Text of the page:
February and March are usually an exciting/hectic time for me. Almost everything is due the week before spring break, and you better be studying for that exam you have the week after!
If you’re like I was in my first year, you’ve probably gotten involved in a few student organizations that you are passionate about. You like going to the meetings, but you want to contribute more to the group. As the end of the school year comes around, this might be your chance to take the next step and run for a position! Whether it be a the head of a committee or president of the entire organization, if you’re passionate about the club you are in, don’t be afraid to run! It might be a little intimidating at first, but once you get your foot in the door, you will be glad you did!
After my experience serving as president of an academic honorary this past year, I’ve learned a lot about how leading in college is different from being on prom committee in high school (not that prom wasn’t important; it totally was). Here are my top three tips from my first year as president of a student organization…but these tips can also apply to anyone involved in a student organization (no matter the position)!
1. Get to know people!
In high school, many of us had been with the same kids since at least junior high. In college, you could be leading a group of people you’ve never met before. In the academic honorary system for example, a new class is inducted every year. This can be a tough one right off the bat, but if you don’t know everyone in the organization at least by name, introduce yourself! Friend everyone on Facebook, and be sure you know their face so you can remember their name. The better acquainted you are with the members or committee, the easier communication will be, and more things will get done.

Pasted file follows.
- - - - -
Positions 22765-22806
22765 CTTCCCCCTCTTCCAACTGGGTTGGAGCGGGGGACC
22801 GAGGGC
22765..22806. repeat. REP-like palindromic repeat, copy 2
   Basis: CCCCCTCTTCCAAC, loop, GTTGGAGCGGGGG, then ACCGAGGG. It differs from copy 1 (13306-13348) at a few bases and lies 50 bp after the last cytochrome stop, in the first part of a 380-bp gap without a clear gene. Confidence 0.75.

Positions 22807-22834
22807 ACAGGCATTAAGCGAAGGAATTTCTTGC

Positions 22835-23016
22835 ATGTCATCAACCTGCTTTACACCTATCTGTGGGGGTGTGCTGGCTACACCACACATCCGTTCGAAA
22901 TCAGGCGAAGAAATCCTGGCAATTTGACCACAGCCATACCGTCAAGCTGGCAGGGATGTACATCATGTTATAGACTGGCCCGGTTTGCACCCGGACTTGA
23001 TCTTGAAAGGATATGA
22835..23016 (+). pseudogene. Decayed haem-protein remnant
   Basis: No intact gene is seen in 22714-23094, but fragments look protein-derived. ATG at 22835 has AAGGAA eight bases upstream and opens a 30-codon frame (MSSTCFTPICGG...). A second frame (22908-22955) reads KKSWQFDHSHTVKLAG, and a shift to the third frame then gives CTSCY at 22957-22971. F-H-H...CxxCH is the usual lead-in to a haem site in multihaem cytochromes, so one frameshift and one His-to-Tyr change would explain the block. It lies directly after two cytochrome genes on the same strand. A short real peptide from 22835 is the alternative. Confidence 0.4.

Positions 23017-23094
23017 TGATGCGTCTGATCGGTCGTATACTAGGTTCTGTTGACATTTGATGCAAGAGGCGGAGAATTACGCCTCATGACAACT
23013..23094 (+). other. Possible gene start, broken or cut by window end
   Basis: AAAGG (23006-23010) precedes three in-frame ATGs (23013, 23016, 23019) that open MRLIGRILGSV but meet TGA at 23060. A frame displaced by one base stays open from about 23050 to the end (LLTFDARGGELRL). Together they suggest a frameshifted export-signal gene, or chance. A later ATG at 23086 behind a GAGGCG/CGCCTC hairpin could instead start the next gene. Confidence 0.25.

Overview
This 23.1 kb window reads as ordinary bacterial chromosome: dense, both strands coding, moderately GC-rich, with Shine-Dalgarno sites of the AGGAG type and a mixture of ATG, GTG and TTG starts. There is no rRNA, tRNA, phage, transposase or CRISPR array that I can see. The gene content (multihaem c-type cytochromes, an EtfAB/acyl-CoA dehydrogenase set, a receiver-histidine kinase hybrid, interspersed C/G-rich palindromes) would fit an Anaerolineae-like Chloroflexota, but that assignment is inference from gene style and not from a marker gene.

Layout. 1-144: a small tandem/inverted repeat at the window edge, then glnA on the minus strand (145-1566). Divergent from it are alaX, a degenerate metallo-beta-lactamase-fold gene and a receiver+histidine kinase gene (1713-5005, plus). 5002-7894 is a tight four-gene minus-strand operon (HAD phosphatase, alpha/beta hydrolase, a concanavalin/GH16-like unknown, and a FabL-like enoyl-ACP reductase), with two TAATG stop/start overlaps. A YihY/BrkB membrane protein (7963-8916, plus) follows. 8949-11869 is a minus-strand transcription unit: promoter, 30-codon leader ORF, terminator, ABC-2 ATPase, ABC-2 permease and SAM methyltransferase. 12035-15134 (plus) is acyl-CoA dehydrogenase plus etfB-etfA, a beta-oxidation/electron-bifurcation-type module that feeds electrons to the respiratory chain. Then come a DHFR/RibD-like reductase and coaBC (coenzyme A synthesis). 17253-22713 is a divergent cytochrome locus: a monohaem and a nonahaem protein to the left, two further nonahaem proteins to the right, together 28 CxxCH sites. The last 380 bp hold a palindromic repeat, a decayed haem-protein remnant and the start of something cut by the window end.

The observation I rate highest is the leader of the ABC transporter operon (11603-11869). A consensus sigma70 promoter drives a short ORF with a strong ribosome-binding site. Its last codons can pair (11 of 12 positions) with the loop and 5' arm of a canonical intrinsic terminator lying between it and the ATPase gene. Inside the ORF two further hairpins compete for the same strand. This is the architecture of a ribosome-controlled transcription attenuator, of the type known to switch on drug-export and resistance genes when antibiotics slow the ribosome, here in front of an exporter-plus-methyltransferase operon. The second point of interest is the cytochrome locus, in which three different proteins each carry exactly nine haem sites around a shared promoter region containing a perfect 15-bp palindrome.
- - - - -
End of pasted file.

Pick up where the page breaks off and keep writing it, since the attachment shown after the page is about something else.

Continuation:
2. Delegate, delegate, DELEGATE!
Did I say delegate? There can be a steep learning curve when it comes to breaking things up and giving people responsibilities. There isn’t a teacher there to tell you how to run things (like on prom committee). You can’t do everything yourself, and once you try, you will be extremely overwhelmed. Learning to depend on others is one of the most important skills you can take away from being a leader. Collaborate to break up tasks based on convenience, ask for volunteers, and suggest a deadline.
3. Utilize your adviser!
Your student organization adviser will only be as active as you need them to be, but they’ve had experiences with the club in the past and are a wealth of knowledge! When we were planning our annual benefit dance this past February, I started asking my adviser all kinds of questions and wondered why I hadn’t done so before. In the honorary system too, they provide a nice link to past officers and the information they have as well. If anything, they’re a great listening ear as well!
Don’t be afraid to run for a position in a club you’re passionate about! If you want to start small, begin with a committee head and work your way up to the exec board. You’ll be glad you did 🙂